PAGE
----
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Never mind about intimidation; seeing the code in advance allows your people to understand it and to ask interesting questions. That would be a good idea.
 
D.J. Quavern
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Morning Ranchers!

What do you think of this little piece, as concept?
It would allow us to :
- repeat if/else
- introduce elif
- repeat indentation and syntax
- discover that programing languages have native methods (.lower in this case)
- hopefully have some fun




If anything else comes to your mind...
 
Campbell Ritchie
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That has all sorts of little errors in which should make for interesting discussions. And some serious conceptual errors, too. Again something you can discuss.
 
D.J. Quavern
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Campbell Ritchie wrote:That has all sorts of little errors in which should make for interesting discussions. And some serious conceptual errors, too. Again something you can discuss.



Break it to me now before I teach that on Sunday!
 
Campbell Ritchie
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Translate your code into Java®.
  • 1: You have a colon : after else. Translate that into else; in Java® and discuss what can now go wrong. Work out how you would pick up such an error.
  • 2: You have the == operator used on the password. Discuss the difference between object identity and object equality. When I was doing my MSc, one of the other chaps used == and it worked, until he serialised and deserialised all his objects. Why didn't his program work for the deserialised version? He had previously written lots of C#. Why did he therefore think that == would work?
  • 3: Explain why MAMMA is such a good password. 'Show how much you love your mum' isn't really polite in some places.
  • 4: Discuss the problems you can get if you store passwords. Students are taught how to check whether a password is equal to a stored value, but that isn't at all secure.
  •  
    D.J. Quavern
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    Campbell Ritchie wrote:Translate your code into Java®.

  • 1: You have a colon : after else. Translate that into else; in Java® and discuss what can now go wrong. Work out how you would pick up such an error.
  • 2: You have the == operator used on the password. Discuss the difference between object identity and object equality. When I was doing my MSc, one of the other chaps used == and it worked, until he serialised and deserialised all his objects. Why didn't his program work for the deserialised version? He had previously written lots of C#. Why did he therefore think that == would work?
  • 3: Explain why MAMMA is such a good password. 'Show how much you love your mum' isn't really polite in some places.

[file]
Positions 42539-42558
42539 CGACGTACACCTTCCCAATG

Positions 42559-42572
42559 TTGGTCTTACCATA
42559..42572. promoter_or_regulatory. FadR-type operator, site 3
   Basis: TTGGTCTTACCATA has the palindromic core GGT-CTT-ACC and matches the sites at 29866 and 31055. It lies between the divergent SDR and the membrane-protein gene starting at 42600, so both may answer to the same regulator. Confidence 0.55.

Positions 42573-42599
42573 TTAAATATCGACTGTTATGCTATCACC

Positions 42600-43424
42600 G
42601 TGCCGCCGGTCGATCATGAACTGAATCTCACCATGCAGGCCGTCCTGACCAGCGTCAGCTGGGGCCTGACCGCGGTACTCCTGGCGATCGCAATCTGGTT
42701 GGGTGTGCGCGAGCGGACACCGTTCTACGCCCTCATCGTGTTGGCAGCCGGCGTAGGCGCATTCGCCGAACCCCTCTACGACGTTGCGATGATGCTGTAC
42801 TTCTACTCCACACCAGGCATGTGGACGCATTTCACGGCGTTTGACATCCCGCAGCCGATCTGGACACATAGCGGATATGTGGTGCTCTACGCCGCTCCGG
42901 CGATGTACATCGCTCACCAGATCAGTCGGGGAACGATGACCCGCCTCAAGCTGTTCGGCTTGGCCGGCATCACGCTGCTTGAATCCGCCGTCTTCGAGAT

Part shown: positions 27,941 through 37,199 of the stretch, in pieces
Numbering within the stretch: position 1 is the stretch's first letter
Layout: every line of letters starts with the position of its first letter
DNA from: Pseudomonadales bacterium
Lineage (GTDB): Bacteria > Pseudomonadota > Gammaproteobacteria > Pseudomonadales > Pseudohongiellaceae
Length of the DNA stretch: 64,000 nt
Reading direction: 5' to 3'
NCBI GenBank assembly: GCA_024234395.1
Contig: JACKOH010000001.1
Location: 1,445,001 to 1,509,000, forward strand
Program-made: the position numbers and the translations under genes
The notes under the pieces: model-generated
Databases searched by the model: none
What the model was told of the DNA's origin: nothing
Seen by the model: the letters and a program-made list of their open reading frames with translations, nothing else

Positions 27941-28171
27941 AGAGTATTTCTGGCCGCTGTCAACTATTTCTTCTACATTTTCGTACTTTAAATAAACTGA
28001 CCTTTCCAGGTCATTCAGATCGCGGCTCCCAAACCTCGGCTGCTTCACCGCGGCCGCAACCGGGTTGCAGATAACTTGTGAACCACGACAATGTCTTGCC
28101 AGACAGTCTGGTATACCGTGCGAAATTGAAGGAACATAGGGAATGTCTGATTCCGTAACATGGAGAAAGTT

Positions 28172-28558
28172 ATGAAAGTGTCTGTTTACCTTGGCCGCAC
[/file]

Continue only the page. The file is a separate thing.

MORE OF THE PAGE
• 4: Discuss the problems you can get if you store passwords. Students are taught how to check whether a password is equal to a stored value, but that isn't at all secure.


  • Hi again!
    Thanks for your comments, but security is overkill.

    1. Python uses ":" after "if" "elif" and "else", this is the correct syntax.

    2. I know that, but it's their third hour programming. Python only uses pointers to objects so it allows string comparison with ==. I know I need to use compareTo() with Java.

    3. We are not building a banking app, just four lines of code to understand if/else/else if, so that's not the point. The point with the comparison is that they understand that a compiler will not interpret MARSHAL and marshal as the same thing and that capitalization matter. The kids are 8 to 11 years old, they love their mums!

    4. They are small kids doing their third hour programming. Password security is beside the point.

    Anything else?
     
    Campbell Ritchie
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    D.J. Quavern wrote:. . . . Python only uses pointers to objects so it allows string comparison with ==.

    That allows you to discuss the difference between languages.

    I know I need to use compareTo() with Java.

    No, it is in C that you have to use strcomp(). In Java® you would use equals().

    . . . The kids are 8 to 11 years old . . . They are small kids . . .

    I never knew that; I thought you were all adults. All you have to do is say, “If you store passwords like this, somebody else can easily find them.” That will tell them everything they need to know.

    The reason the chap got his program to work with == was that he was using String literals for everything. If you assign Strings from literals, the == operator will seem to work. When you serialise and deserialise the objects, in Java® you get different objects, so == no longer works. He had worked in C# where == is overloaded for String equality.